By Judy Bass
“I’ve come a long way,” said Mark P. Atlee of his remarkable career, one that has taken him around the world to serve his country.
Atlee, 47, a native of Belmont, Mass., has come a long way, indeed, geographically and otherwise. He was in the US Marines following his graduation from Minuteman High School in Lexington in 1984, which was a prelude to his years as a federal air marshal, and now, to his current position with the US Department of Homeland Security as Senior Special Agent in the National Protection and Programs Directorate, stationed in Portsmouth, N.H.
Looking back, Atlee said that when he was in junior high, he took an after-school program at Minuteman, and was intrigued by the variety of educational opportunities it offered and the fact that, as a technical school, Minuteman was different than the traditional high school. He “immediately thought it would be a good fit,” so he enrolled to study carpentry.
Just six months after graduating in June 1984, Atlee enlisted in the Marine Corps. “I’d never really left the area,” Atlee explained, so the chance to travel appealed to him. The physical fitness and teamwork aspects of military life also attracted him; today, he credits the whole experience with giving him “the right skill set to do a lot of things.”
Many of the men in Atlee’s unit, he said, eventually went to work for local police departments. There was a similar mindset, camaraderie, and team concept, as in the military. “I knew that was what I wanted to do,” Atlee observed. He returned to Massachusetts, put himself through Salem State College to concentrate in criminal justice, and began working in Boston’s housing projects as an officer in the early 1990s.
In that capacity, he came face to face with the grittiest urban street crime – gangs, drugs, shootings – but Atlee confirms that it was “the best law enforcement experience you could get.” It also put to the test his philosophy of “sticking up for people who can’t stick up for themselves.”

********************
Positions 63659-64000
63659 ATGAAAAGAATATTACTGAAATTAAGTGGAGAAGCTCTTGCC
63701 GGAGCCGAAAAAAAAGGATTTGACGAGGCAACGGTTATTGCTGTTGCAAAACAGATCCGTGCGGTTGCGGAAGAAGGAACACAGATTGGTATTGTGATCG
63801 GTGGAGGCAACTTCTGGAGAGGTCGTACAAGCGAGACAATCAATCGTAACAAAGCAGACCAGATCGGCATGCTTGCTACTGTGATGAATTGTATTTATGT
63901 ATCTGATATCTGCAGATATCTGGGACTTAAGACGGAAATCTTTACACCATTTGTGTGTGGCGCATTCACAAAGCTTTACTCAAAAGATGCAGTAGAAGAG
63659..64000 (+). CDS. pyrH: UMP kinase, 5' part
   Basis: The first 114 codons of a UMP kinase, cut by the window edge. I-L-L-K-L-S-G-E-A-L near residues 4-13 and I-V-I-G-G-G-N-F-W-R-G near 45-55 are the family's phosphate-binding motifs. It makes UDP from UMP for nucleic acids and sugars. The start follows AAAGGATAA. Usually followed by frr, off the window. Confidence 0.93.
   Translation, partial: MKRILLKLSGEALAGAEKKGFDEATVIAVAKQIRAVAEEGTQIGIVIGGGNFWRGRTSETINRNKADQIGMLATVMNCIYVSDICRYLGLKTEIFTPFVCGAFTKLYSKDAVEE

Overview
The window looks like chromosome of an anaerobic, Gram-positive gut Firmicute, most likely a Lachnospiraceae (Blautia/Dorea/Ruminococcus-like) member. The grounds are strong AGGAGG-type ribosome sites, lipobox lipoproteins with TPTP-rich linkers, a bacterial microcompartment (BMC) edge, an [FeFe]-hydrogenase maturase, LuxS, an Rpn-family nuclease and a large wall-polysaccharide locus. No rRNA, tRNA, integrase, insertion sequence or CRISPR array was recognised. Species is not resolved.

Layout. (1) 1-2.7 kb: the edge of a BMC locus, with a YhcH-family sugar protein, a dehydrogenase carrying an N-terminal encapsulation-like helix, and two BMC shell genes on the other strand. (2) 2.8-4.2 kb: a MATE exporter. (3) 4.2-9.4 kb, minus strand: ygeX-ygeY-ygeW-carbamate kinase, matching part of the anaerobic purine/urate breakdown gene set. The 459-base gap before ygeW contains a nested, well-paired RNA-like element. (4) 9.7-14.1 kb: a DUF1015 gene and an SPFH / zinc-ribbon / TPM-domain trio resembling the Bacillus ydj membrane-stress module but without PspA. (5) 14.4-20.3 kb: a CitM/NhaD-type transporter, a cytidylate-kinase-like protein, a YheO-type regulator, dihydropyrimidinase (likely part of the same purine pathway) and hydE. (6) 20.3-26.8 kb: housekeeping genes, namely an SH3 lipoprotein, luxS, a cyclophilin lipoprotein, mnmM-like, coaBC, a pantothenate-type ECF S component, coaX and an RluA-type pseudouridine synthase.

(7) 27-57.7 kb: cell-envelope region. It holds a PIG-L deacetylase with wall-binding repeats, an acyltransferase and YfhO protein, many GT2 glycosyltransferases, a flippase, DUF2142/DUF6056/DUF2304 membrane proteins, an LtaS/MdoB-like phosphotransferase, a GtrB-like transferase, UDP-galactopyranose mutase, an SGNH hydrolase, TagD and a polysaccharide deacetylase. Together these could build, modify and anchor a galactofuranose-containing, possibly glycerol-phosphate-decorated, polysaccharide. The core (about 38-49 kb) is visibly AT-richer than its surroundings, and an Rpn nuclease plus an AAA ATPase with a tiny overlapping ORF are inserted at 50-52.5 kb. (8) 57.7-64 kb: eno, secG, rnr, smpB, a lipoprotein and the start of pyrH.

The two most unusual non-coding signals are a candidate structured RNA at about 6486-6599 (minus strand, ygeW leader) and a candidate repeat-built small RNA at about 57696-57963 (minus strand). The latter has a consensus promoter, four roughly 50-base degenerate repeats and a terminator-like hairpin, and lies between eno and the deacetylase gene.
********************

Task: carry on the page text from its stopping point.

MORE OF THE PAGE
“Very few people want to get involved,” he said, “but some people say, ‘I’m not going to let that happen’” when they see wrongdoing or the most vulnerable among us being targeted.
Atlee never hesitated to get involved. His career in law enforcement, which he savored, continued to flourish as he went through the State Police Academy in 1993, and then joined the Boston Municipal Police, getting detailed to the Boston Housing Authority.
Along the way, Atlee went into the Marine Corps reserves, getting called up after the attack on the United States on Sept. 11, 2001.
All those developments led Atlee to his next position, as a federal air marshal, which he describes with undisguised gusto as “one of the best jobs I ever had in my life.”
At that perilous time, terrorism via aviation was considered a serious threat to this country, and armed federal agents were being used as a deterrent, Atlee said. In addition, he definitely wanted to play a larger role than the one he had, and being an air marshal gave him that opportunity, whisking him to faraway locales such as China, India, London, Paris, Amsterdam, and elsewhere throughout the world.